Over the past five years we have conducted countless primary market research studies and one thing has become abundantly clear –virtually all healthcare professionals (HCPs) want to receive pharmaceutical product information via e-mail. While there has been a considerable shift to digital consumption and concomitant innovative media advertising to HCPs, the tactical usage of e-mail has lagged. In short, e-mail is highly preferred by HCPs but under-utilized by pharmaceutical companies.
Pharmaceutical companies need to have a robust e-mail strategy to not only engage with HCPs, but also build a lasting relationship.
E-Mail is unique in that it is a two-way channel. It gives brands and marketers the opportunity to learn about HCP needs and also fulfill those needs, creating a mutually beneficial relationship. It is a key component of a customer-centric marketing approach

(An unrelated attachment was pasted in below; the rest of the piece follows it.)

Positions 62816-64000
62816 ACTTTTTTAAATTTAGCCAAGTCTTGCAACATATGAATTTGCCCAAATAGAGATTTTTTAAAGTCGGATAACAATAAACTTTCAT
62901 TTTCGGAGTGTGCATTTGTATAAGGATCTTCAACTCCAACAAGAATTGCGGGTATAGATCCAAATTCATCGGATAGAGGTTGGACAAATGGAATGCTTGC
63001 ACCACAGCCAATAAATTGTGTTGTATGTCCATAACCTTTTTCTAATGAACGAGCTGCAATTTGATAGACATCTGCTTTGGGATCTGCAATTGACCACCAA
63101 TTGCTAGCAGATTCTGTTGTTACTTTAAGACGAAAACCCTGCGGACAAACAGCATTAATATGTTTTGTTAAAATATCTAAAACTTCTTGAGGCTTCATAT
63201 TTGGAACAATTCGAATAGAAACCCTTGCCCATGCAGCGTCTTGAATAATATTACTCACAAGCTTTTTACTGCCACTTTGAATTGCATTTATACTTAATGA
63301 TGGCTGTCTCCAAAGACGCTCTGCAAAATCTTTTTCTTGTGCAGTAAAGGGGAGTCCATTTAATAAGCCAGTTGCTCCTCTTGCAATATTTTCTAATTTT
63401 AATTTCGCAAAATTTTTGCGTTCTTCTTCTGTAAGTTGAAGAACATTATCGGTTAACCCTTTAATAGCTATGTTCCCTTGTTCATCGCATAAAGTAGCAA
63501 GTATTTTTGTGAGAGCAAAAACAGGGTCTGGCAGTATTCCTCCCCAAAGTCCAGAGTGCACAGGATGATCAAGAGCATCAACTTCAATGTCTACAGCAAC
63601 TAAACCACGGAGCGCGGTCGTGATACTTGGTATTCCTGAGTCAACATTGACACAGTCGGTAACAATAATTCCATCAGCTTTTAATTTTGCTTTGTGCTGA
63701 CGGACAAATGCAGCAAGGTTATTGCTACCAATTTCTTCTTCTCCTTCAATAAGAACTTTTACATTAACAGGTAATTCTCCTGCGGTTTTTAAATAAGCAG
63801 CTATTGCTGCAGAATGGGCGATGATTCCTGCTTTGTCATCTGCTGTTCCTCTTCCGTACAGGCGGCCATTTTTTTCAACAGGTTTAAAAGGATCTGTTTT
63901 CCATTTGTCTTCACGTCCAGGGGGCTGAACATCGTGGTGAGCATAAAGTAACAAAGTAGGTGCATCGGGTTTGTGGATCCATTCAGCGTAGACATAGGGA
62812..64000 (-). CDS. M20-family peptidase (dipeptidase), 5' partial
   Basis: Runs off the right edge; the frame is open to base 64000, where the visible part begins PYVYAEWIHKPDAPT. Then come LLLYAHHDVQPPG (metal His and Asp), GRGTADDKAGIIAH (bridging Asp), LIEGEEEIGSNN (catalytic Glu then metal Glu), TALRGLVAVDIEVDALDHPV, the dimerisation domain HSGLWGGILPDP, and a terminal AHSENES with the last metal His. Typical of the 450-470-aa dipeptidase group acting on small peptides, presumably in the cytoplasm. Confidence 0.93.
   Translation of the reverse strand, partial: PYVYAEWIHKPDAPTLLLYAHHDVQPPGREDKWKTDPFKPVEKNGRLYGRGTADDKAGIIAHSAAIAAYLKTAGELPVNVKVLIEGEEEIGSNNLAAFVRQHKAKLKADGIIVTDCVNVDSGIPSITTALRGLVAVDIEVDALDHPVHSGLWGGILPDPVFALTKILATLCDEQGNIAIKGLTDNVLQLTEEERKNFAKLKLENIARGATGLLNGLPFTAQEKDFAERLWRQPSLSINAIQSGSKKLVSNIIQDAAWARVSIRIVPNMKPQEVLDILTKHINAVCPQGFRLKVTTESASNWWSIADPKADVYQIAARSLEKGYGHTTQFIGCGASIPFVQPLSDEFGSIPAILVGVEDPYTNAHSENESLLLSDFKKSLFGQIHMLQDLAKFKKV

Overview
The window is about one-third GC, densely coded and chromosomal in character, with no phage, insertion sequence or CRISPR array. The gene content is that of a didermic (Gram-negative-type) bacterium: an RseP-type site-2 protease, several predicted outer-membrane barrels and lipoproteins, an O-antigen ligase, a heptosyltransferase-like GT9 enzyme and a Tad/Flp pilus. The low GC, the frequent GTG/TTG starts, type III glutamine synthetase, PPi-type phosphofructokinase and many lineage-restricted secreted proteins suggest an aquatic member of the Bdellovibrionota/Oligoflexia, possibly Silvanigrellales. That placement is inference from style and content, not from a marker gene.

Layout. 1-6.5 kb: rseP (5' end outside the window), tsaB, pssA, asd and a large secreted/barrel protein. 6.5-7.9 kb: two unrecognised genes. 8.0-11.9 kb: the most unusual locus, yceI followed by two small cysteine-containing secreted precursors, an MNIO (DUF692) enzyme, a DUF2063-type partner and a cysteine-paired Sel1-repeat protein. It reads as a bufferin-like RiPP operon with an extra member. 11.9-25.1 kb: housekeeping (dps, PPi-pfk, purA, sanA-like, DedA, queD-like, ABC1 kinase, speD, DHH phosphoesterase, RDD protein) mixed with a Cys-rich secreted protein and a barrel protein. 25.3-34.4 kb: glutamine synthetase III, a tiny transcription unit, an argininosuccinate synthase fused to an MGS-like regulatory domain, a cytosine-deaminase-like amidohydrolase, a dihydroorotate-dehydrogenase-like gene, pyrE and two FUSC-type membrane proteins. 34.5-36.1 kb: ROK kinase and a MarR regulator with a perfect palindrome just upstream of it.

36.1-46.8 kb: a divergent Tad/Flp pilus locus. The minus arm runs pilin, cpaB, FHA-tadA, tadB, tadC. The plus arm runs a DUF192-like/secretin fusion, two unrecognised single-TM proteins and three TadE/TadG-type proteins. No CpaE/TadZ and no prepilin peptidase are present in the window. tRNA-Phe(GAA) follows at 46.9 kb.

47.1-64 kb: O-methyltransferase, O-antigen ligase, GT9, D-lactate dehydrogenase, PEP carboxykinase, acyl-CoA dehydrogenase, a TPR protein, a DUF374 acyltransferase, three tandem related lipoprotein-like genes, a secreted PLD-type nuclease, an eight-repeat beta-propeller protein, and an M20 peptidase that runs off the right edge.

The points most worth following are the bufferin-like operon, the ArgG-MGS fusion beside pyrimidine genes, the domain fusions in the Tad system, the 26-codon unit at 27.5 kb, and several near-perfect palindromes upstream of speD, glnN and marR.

Delivering key content through email is relatively inexpensive and preferred by HCPs. Unlike direct mail, marketers have the ability to test a variety of components to ensure that the content is in line with physician needs.
E-Mail marketing strategy needs to be divided into two parts – content delivery and relationship management. Both parts need to work together in order to be effective in this channel.
The subject line needs to be optimized after robust testing. In addition, the calls to action within the email need to be heavily tested (wording and placement) so that customers have a clear path toward engaging with content and ultimately becoming a registered subscriber to future emails.
Building a relationship with HCPs starts with relevant content delivery, but it can’t stop there. Once someone has registered and opted to engage with a brand, it is up to marketers to nurture that relationship. That means being attuned to needs and delivering content that is mutually beneficial to the sending and providing parties. An email address is a valuable and fragile asset. Every email send needs to be closely monitored, essentially gauging customer reaction. The learning from a send is just as important as the content.